One way she serves is by advising commanders, interacting and conversing with them in a way that serves as a witness, the way Daniel influenced political leaders of Babylon, like Esther as she influenced the king of Persia, and as Joseph influenced Pharaoh in Egypt.

“This is a ministry, not in the same way or sense of an evangelistic campaign in the traditional setting, but that’s not our plan. Our purpose is more in the perspective of a ministry of influence, leading by example, testifying, helping others, forming future leaders, and advising commanders. It’s a very unique type of ministry,” she added.

A native of Puerto Rico, Acevedo has always felt passionate about ministering to others.

“I was born into the Church and started preaching at 12 years old, then became youth director at my church in Cataño in east Puerto Rico, took part in Pathfinder club and master guide clubs, became a Bible worker, and felt a calling to study theology,” she said. After she graduated from Antillean Adventist University in Mayaguez, Puerto Rico, she worked as a chaplain in several Adventist schools in the East Puerto Rico Conference and soon received an invitation to a chaplaincy recruiting meeting. “I felt like God brought me to that meeting,” she said. “I was so impressed with all the things you could do as a military chaplain. If God puts it in your heart you have to follow it.”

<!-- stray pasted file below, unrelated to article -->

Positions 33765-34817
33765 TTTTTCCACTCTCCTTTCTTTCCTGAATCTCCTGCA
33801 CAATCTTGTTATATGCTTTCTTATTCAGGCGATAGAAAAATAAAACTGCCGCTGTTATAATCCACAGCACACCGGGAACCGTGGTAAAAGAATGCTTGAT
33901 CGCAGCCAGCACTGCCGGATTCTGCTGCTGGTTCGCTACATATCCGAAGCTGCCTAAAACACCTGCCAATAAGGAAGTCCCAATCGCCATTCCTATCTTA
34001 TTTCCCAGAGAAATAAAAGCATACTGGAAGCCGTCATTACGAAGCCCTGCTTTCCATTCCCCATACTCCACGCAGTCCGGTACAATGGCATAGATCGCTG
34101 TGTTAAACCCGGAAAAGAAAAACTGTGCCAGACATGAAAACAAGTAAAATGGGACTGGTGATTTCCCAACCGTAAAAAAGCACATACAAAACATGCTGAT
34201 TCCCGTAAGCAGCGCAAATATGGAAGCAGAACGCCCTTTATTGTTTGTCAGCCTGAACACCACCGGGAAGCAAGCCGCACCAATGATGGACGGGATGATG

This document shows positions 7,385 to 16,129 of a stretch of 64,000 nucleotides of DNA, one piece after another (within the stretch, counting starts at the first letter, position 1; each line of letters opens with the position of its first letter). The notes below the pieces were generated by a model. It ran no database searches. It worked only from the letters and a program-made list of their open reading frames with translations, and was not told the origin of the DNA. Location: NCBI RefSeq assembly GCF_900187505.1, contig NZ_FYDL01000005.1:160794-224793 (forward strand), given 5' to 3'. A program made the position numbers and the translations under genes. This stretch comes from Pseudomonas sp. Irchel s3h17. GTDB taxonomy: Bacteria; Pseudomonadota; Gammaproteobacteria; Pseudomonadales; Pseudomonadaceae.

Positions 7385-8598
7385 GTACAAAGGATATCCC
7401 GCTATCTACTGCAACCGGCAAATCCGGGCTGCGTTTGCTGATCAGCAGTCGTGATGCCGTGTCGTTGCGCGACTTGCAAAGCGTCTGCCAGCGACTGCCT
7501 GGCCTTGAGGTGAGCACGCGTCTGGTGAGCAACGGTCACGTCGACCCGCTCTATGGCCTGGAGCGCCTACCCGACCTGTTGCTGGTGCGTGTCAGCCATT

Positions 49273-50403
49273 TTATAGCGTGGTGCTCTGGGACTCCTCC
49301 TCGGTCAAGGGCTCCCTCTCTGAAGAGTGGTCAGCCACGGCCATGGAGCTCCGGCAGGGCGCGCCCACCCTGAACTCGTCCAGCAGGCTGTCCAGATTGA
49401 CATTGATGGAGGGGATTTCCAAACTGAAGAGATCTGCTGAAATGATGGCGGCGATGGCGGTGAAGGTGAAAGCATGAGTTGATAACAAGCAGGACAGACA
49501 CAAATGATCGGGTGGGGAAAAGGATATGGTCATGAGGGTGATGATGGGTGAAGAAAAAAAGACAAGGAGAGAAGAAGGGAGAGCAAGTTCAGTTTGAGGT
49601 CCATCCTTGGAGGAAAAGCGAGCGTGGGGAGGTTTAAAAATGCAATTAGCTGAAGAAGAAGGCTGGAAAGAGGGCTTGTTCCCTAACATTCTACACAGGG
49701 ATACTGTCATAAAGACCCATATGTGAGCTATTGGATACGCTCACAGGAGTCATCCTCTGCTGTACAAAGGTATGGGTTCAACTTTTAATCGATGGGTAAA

Acevedo earned a Master of Divinity from Andrews University and a Master of Science in counseling, marriage, and family therapy from the University of Phoenix.

Prior to her military service, Acevedo worked two years as an adjunct theology professor at Antillean Adventist University in Mayaguez, Puerto Rico, and served as a chaplain at the Adventist-run Bella Vista Hospital in Mayaguez. She also taught several classes at the Inter-American Adventist Theological Seminary.

Besides being the first Seventh-day Adventist woman to be promoted to lieutenant colonel, she also served in Iraq for a number of years and is the only female Seventh-day Adventist chaplain to serve in a combat war zone.


Wanda Acevedo portrait in her uniform

 Portrait photo of Wanda Acevedo when she was serving at the military rank of major in 2019. Photo courtesy of Wanda Acevedo